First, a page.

The Reserve presence in World War II was considerable. In a typical Regular Army combat division during the peak war years, Reserve Soldiers occupied most of the mid-grade officer positions. By the end of the war, more than 200,000 Reserve Soldiers were on active duty, serving on every front. Roughly a quarter of all Army officers serving during the war were Army Reserve officers.
Most of them were in the grades of first lieutenant through lieutenant colonel, but a number progressed to general officer rank. These included Lt. Gen. James H. Doolittle, who led the first air attack against Japan in April 1942 (for which he received the Medal of Honor and a promotion from lieutenant colonel to brigadier general), Maj. Gen. William J. Donovan, a World War I Medal of Honor recipient who headed the Office of Strategic Services, known as OSS, the World War II predecessor of the Central Intelligence Agency; and Theodore Roosevelt, Jr. The World War I hero returned to duty and was promoted to brigadier general. After combat in North Africa and Sicily, Roosevelt led the 4th Infantry Division ashore on Utah Beach on D-Day, the first general officer to come ashore on a Normandy beach. For his leadership and courage on June 6, 1944, he received the Medal of Honor.
Five years after the end of World War II, Army Reserve men and women (Women were authorized to join the Organized Reserve in 1948.) were called to duty again, this time for war in Korea. More than 200,000 Reserve Soldiers were eventually were called to active duty, some as individuals, others with the 971 Reserve units that were mobilized. Fourteen Reserve battalions and 40 separate companies actually went to Korea, and seven Reserve Soldiers, men like Cpl. Hiroshi Miyamura, received the Medal of Honor for their combat heroism.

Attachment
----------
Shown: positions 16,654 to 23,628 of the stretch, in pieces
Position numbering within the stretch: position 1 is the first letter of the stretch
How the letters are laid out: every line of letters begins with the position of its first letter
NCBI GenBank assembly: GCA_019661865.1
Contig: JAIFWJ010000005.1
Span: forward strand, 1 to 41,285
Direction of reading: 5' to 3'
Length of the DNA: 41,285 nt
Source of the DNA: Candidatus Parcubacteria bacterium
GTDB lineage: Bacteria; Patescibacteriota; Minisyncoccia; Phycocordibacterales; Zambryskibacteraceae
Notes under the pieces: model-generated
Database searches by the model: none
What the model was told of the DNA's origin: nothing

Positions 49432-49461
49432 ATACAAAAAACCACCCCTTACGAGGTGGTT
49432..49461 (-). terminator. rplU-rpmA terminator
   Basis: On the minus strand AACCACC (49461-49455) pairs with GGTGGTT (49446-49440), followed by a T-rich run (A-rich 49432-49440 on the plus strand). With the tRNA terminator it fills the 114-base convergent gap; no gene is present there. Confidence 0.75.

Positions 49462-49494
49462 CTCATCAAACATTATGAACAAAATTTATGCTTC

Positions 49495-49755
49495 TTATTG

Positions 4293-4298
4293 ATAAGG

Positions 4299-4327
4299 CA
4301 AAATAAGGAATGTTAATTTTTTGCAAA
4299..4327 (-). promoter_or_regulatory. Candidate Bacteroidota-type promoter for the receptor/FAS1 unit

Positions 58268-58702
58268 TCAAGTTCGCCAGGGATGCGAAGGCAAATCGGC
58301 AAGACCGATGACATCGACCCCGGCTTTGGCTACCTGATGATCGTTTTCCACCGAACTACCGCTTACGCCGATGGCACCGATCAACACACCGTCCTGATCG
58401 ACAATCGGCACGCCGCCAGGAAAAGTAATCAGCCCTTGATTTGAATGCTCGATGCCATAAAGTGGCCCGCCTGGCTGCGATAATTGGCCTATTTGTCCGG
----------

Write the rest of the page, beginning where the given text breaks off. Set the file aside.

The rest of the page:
In the 1960s, the Army Reserve stood ready to answer the Nations call during the Berlin Crisis, the Cuban Missile Crisis and the Vietnam War. Only Vietnam resulted in an armed conflict and because of decisions made by the administration of President Lyndon Johnson, only a small Reserve mobilization was authorized in 1968, resulting in a call-up of 42 Army Reserve units with fewer than 5,000 Army Reserve Soldiers.
Army Reserve Soldiers actively participated in Operation Just Cause, the United States intervention in Panama in 1989, with military police and civil affairs support.
The biggest deployment of Army Reserve Soldiers overseas since the Korean War took place in 1990-1991 with Operations DESERT SHIELD and DESERT STORM. More than 63,000 Soldiers from 647 units were activated to accomplish both continental U.S. and overseas missions. Thousands of Individual Ready Reserve Soldiers, Individual Mobilization Augmentees and 1,000 retirees volunteered or were ordered to active duty as well. In all, almost 84,000 Army Reserve soldiers answered their countrys call.
In 1993, Army Reserve Soldiers participated in Operation Restore Hope, the Somalia relief expedition. More than 100 Army Reserve volunteers were brought on active duty to staff the 711th Adjutant General Company (Provisional) (Postal), the unit immediately deployed to Somalia to provide postal support to U.S. Forces there. Army Reserve civil affairs and public affairs soldiers also served in Somalia until U.S. Forces departed there in March 1994.
Since 1995, thousands of Army Reserve Soldiers have served in the Balkans to conduct peacekeeping operations in Bosnia and later in Kosovo, as well as to support those operations there from Hungary, Germany, and Italy. The Kosovo conflict also resulted in a stateside mission in 1999 when refugees from Kosovo arrived at the Fort Dix Army Reserve Installation in New Jersey. There, Army Reserve Soldiers led and were part of the Operation Provide Refuge Joint Task Force, alongside their active Army comrades, giving relief and assistance to more than 4,000 ethnic Albanians.